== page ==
Anesthesiology 4 2016, Vol.124, 960-965.
Authors: Evan D. Kharasch, M.D., Ph.D. et al
Description opioid diversion, abuse, addiction, and overdose are epidemic. Although unclear whether postoperative opioid prescribing is contributory, or how anesthesiologists and surgeons can contribute to a solution, nonetheless awareness and a research agenda are needed.
ANESTHESIOLOGISTS and surgeons face three challenges in the quest to provide optimum perioperative pain care, particularly within the growing domain of “shared responsibility” for patients’ surgical outcomes with other physicians and providers. Two challenges are well known, and the third may not have yet registered in the collective conscience of the specialties.
The first challenge is provision of adequate perioperative analgesia. Adequate pain relief has been deemed a fundamental right,1 but a plurality (more than 80%) of patients report inadequate postoperative pain relief.1–4 Adequate postsurgical pain treatment affords better patient and economic outcomes,5 whereas acute postoperative pain causes suffering, morbidity, and the risk of chronic postsurgical pain.6,7 Acute postoperative pain is a major risk factor for chronic postoperative pain, which occurs in 10 to 50% of patients.6 Moreover, the incidence of inadequately treated postoperative pain seems unimproved over the past two decades.4,8
For postoperative pain management, many unresolved issues, unmet needs, and unanswered questions that define a research agenda were previously articulated.9,10 Emphasis on multimodal approaches to postoperative pain therapy has grown,11,12 yet multimodal safety and the ideal regimen(s) are undefined.13 Opioids remain the primary systemic pharmacotherapy for intraoperative and postoperative analgesia, particularly for moderate to severe pain.
The second challenge is to minimize or prevent opioid-related side effects—the most serious of which is respiratory depression.14,15 The incidence of respiratory depression after major surgery was 0.3, 1.1, or 17% using requirement for naloxone, hypoventilation, or oxygen desaturation as indicators, respectively, even in those using patient-controlled analgesia.16 The consequence and importance of postoperative respiratory depression have been highlighted often by the Anesthesia Patient Safety Foundation.17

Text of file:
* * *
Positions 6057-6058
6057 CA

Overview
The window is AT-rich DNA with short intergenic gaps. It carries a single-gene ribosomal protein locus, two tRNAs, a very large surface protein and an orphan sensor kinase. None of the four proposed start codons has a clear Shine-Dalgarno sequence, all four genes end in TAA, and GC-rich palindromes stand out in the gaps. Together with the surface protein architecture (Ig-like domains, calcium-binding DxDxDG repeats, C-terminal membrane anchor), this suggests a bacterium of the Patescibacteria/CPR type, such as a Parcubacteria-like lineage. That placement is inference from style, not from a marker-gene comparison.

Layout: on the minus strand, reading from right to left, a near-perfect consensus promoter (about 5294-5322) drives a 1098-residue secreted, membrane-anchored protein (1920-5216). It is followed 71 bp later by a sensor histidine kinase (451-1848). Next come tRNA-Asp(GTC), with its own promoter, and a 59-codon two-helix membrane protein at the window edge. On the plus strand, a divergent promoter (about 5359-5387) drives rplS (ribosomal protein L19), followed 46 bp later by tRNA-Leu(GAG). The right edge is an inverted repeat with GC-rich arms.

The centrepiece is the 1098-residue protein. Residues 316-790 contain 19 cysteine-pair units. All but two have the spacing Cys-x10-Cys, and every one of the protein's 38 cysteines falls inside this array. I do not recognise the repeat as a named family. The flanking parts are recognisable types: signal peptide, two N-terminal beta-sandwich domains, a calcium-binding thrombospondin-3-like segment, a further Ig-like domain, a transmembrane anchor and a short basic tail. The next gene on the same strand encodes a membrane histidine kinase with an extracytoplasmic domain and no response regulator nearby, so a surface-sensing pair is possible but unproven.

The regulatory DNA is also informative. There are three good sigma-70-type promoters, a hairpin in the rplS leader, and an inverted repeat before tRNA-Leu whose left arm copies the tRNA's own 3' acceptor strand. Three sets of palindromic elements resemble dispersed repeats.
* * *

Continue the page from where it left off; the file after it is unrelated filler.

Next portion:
The third issue is the soaring volume of opioid prescribing, prescribing patterns, and the accompanying devastating surge in prescription opioid diversion, abuse, addiction, and overdose (fig. 118 ). The US Centers for Disease Control and Prevention defined prescription drug abuse as an epidemic19 and one of its top five health threats for 2014.20 Numerous other US federal agencies (e.g., Office of National Drug Control Policy and the National Drug Control Strategy, Substance Abuse and Mental Health Services Administration, National Institutes of Health, Food and Drug Administration, Drug Enforcement Administration) are intently focused on diversion, abuse, addiction, and their consequences. Opioid sales quadrupled between 1999 and 2010, and it has been stated that “the system is awash in opioids.”21 The United States has the highest opioid use per capita in the world, and it alone consumes 80% of the world’s opioids; nevertheless, these problems are not limited to the United States.22,23
Rates of opioid analgesic sales, unintentional overdose deaths, and addiction treatment admissions, 1999 to 2010. Data from Kolodny et al.18 and redrawn with permission. Adaptations are themselves works protected by copyright. So to publish this adaptation, authorization must be obtained both from the owner of the copyright in the original work and from the owner of copyright in the translation or adaptation.
The toll of prescription opioid abuse is both human and financial. Myriad alarming and saddening statistics abound. Approximately 5 million Americans report using prescription pain relievers nonmedically (i.e., without a prescription or medical need),24 and the rate has risen dramatically over the last two decades (fig. 2). Prescription opioids were involved in more than 16,600 overdose deaths in the United States in 2010 or approximately 45 deaths every day.25 Such deaths more than quadrupled between 1999 and 2010,26 and, since 2003, more overdose deaths involve prescription opioid analgesics than heroin and cocaine combined.19 Moreover, for every unintentional fatal opioid analgesic overdose, 9 others are admitted for substance abuse treatment, 35 visit emergency departments, 161 report drug abuse or dependence, and 461 report nonmedical uses of opioid analgesics.19 In 2011, an estimated 700,000 people in the United States received treatment for misuse of prescription pain relievers, exceeding the number for cocaine (511,000), heroin (430,000), or tranquilizers (300,000), and there were 488,000 emergency department visits involving nonmedical use of prescription opioids.27 Visits for opioid overdose are also associated with a higher likelihood of future hospitalization and near fatal events.28 The economic cost to US society of nonmedical use of prescription opioids has been estimated to exceed $70 billion annually, including health care, workplace, and criminal justice costs.26,29–31